London Assurance, NT: Olivier, London
Monday 15 March 2010
Simon Russell Beale made his reputation, over 20 years ago, playing egregious Restoration fops at the RSC. He now returns, in a blaze of comic glory, to this effeminate breed in Nicholas Hytner's deliriously funny revival of Dion Boucicault's 1841 play London Assurance.
As Sir Harcourt Courtly, Bart, Russell Beale plays a mid 19th-century relic of the Restoration fop. Fifty seven and sporting dyed-brown kiss curls, this deluded sprig of the nobility has decided to shore up his fortunes by wooing a heroine roughly a third of his age. This involves a trip to the country which, for Sir Harcourt, is about as congenial as a voyage to Saturn. Once there, though, his attentions are distracted by the uber-equestrian Lady Gay Spanker. She sounds like something you would encounter on a card in a urine-scented Soho telephone booth; in fact, she's like a cross between Jorrocks and George Sand, a clever woman who thinks entirely through the metaphor of the hunt with which she is crankily obsessed. She's played here, in a performance of serenely mad, side-splitting verve and finesse by Fiona Shaw.
Theatre is nothing if not a lottery and fans of this pair may think it odd that we have waited half a lifetime to see them together, only to find them in what the snobbish might regard as a comedy at the low-rent end of the repertoire. To which the riposte is two-fold. They strike hysterical sparks off one another – and Hytner, who seems to have done a bit of adroit script-doctoring with playwright Richard Bean, makes a very persuasive case for the sharpness of this comedy. Russell Beale and Shaw, as actors, are a partnership made somewhere decidedly north of Purgatory.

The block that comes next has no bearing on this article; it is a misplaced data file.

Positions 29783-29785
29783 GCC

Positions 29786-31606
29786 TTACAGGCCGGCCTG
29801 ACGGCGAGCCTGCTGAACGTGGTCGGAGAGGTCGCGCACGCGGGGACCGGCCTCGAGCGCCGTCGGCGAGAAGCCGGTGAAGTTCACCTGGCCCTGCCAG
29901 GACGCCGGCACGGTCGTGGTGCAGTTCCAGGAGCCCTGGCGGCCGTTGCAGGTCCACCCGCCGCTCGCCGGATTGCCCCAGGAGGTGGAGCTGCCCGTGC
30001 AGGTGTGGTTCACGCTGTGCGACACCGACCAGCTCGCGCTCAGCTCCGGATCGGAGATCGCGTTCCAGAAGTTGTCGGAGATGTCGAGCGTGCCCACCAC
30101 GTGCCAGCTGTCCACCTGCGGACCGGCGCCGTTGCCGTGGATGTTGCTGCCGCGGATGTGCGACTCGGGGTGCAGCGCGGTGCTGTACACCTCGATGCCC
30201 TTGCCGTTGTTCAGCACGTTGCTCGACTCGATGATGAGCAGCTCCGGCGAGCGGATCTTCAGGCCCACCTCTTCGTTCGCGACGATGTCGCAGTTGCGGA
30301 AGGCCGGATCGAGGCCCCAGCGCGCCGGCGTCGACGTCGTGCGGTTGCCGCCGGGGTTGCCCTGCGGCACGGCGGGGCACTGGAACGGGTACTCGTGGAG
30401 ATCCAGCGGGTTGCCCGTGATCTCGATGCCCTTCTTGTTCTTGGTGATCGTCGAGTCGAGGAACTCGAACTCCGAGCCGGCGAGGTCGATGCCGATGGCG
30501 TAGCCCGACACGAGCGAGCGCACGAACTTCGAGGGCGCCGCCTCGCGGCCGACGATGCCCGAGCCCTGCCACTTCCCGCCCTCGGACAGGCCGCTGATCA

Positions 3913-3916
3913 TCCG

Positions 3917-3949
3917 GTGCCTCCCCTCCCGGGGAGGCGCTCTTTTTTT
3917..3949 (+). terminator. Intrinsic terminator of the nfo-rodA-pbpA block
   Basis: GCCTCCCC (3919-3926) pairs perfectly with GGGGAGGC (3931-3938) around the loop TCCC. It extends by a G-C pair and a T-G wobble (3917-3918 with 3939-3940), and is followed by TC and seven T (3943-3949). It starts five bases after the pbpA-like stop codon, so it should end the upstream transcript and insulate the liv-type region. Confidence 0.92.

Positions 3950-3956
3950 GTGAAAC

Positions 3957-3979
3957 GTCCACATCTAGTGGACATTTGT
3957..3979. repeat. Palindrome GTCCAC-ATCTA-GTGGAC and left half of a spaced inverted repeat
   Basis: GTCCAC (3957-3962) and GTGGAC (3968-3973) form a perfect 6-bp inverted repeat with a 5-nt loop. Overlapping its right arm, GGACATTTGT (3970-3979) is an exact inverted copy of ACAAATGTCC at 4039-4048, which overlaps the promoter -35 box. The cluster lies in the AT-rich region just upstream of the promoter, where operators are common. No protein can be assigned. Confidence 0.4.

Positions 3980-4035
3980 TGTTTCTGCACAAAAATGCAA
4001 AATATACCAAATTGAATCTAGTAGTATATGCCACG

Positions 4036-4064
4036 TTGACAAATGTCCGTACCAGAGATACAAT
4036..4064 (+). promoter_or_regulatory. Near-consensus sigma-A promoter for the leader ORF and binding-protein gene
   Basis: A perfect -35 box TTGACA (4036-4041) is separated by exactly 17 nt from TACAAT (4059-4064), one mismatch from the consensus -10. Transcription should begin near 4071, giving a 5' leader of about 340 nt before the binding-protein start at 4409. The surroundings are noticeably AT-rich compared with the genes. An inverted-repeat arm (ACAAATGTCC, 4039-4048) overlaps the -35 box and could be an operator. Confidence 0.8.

He brings to the table all his brilliant talent for embodying fops: the goggle-eyed, faint-hearted vanity; the sense of an IQ slightly lower, numerically, than the spherical waist-measurement; the pampered, plosive vocal delivery that seems to "goose" the lines slightly gingerly, especially when they are in affected French. Shaw makes one of the funniest entries into a production that I have ever seen. Lady Gay has galloped over hill and dale to get there and, absolutely beside herself with wordless, horsey mirth, she relives the entire journey in a convivially potty, head-tilting mime.
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